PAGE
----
UK pension schemes face a collective bill of around £15bn (€16.9bn) after the High Court ruled that men and women must be paid the same benefits accrued through the country’s “guaranteed minimum pension” (GMP) policy.
The ruling related to three defined benefit (DB) schemes sponsored by Lloyds Banking Group, but lawyers and consultants said the decision could affect thousands of UK DB schemes and payments going back over nearly 30 years.
Consultancy giant Aon, which advised Lloyds on the case, said the High Court had “acknowledged that there is legal requirement for schemes to equalise between male and female benefits” and had also presented several options for schemes adjusting to this requirement.
Tom Yorath, principal consultant at Aon and an expert witness in the case, said: “Our analysis suggests that for a typical scheme the average increase to individual pensions is around 1% – although depending on the scheme rules we have seen schemes where costs were up to four times this. On an industry-wide level this could mean a cost of around £15bn.”
Deborah Cooper, partner at Mercer, put the figure at closer to £20bn, despite the court approving four options for implementing the judgement.
Aon’s Yorath argued that men were more likely to benefit from adjusted payments as their GMP payments started from age 65, whereas women received theirs from age 60. However, individuals were unlikely to experience major changes to their payments.
He said: “While the overall costs to the industry are certainly significant, this ruling will not have a material benefit for all scheme members. Most pensioners will see no increase and for those pensioners who see some increase, only a small number will receive more than an extra few pounds a month.”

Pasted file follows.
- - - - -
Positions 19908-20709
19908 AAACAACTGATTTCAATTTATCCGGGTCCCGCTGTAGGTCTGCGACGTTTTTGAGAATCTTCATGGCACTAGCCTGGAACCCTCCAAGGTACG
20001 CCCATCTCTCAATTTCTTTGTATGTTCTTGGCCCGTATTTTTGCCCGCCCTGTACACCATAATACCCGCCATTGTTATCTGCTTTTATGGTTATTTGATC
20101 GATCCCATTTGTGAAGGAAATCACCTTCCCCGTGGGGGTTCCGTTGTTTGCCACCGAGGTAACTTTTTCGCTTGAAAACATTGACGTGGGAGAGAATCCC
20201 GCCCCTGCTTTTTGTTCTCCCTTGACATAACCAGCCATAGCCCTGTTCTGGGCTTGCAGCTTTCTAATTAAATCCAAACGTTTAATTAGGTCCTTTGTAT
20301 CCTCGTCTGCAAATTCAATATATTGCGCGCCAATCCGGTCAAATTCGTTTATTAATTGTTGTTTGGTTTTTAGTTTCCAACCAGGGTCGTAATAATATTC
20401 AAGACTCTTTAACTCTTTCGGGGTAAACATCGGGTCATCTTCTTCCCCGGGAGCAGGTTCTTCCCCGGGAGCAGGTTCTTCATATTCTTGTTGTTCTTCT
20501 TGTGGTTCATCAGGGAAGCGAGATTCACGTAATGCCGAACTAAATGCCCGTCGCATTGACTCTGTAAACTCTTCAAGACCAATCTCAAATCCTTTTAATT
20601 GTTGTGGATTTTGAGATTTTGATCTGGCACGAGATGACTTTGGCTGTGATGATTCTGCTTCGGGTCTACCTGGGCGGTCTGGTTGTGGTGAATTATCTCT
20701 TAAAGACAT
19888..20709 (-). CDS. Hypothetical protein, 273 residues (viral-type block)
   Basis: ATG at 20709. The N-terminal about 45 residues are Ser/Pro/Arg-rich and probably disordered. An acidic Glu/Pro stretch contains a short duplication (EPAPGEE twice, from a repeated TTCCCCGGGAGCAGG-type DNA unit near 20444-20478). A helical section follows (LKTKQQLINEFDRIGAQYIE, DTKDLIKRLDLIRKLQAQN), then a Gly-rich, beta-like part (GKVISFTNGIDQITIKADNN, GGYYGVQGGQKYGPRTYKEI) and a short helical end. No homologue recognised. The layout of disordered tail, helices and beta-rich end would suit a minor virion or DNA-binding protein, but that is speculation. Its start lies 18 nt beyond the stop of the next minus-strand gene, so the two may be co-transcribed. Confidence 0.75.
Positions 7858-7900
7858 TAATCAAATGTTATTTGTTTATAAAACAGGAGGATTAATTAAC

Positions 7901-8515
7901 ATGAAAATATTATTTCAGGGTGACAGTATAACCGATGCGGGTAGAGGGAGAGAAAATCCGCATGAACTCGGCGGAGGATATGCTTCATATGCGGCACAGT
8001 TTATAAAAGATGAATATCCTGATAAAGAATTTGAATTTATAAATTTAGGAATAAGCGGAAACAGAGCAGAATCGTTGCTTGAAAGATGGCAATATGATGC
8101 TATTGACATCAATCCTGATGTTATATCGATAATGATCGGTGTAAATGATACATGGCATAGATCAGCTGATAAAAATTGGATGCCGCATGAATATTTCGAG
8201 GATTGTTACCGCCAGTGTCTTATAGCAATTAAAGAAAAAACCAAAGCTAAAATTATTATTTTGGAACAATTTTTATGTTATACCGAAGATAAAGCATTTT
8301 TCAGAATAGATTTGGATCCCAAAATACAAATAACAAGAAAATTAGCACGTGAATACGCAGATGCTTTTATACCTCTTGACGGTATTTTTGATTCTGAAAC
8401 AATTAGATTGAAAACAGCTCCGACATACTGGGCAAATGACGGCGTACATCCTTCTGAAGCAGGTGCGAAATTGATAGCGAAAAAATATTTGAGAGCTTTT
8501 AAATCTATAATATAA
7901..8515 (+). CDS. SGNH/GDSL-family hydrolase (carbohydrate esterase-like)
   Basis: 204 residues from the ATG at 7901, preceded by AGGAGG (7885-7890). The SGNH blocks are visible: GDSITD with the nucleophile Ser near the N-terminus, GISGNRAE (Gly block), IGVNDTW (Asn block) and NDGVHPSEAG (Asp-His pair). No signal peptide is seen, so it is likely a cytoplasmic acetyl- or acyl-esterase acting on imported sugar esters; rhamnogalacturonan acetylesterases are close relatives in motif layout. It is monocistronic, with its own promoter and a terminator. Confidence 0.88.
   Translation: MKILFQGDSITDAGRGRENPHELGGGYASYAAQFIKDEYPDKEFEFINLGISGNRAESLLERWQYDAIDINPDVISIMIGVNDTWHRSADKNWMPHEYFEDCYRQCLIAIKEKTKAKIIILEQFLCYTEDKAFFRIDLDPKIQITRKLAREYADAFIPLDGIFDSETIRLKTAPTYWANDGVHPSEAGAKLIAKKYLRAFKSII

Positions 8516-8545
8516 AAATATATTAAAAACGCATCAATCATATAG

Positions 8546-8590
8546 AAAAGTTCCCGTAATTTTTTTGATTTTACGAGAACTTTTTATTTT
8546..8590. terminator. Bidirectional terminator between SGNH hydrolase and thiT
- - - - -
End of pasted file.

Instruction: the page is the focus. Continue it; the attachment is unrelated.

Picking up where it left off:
What is the GMP?
Members of some DB schemes accrued GMPs up until 1997. The concept was introduced as a way of ensuring that DB scheme members were no worse off if their scheme decided to opt out of the state second pension, an earnings-related addition to the UK’s basic state pension that was scrapped in 2016.
In 1990, an EU judgement stated that workplace pension schemes could not grant different pension benefits to men and women, and pension schemes were adjusted accordingly.
GMPs are payable to men at age 65 and women at age 60. Although GMPs are paid directly by pension schemes, they were based on laws governing the state pension – which is payable at different ages for men and women. As such, it has been unclear ever since the 1990 ruling whether GMPs needed to be equalised along with other workplace pension benefits.
Although this week’s decision only affects benefits accrued between 1990 and 1997, the payments – now deemed to be unequal – are still being paid by some schemes.
In a report published earlier this month, consultancy LCP predicted that companies could be forced to foot this bill in the current financial year.
However, Royal London director of policy and former pensions minister Steve Webb warned today that the complexity of calculating payments could mean that “members will not be receiving cheques any time soon”.
Carolyn Saunders, partner at law firm Pinsent Masons, added: “While the difference in an individual member’s benefits will be relatively small, the actual cost to schemes is likely to be huge because the calculation process is far from straightforward.”
While the industry broadly welcomed the ruling, there remain implementation questions beyond the cost of paying benefits in arrears, particularly as the High Court gave pension schemes four methods of equalising GMPs.
John Cormell, a scheme actuary at Barnett Waddingham who leads his firm’s work on GMP equalisation, said the decision “leaves open the door to… ultimately a much simpler pension landscape”. However, the options open to schemes to implement the decision could result in further disputes and delays if sponsors and schemes cannot agree on a methodology, he added.
Simon Evans, employment legal director at DLA Piper, warned that some schemes that had transferred to insurance companies through buy-ins or buyouts without factoring in the GMP issue. “Further thought will be needed in relation to whether such cases now need to be re-opened,” he said.
The Department for Work and Pensions is expected to publish guidance in response to the ruling, subject to any appeals.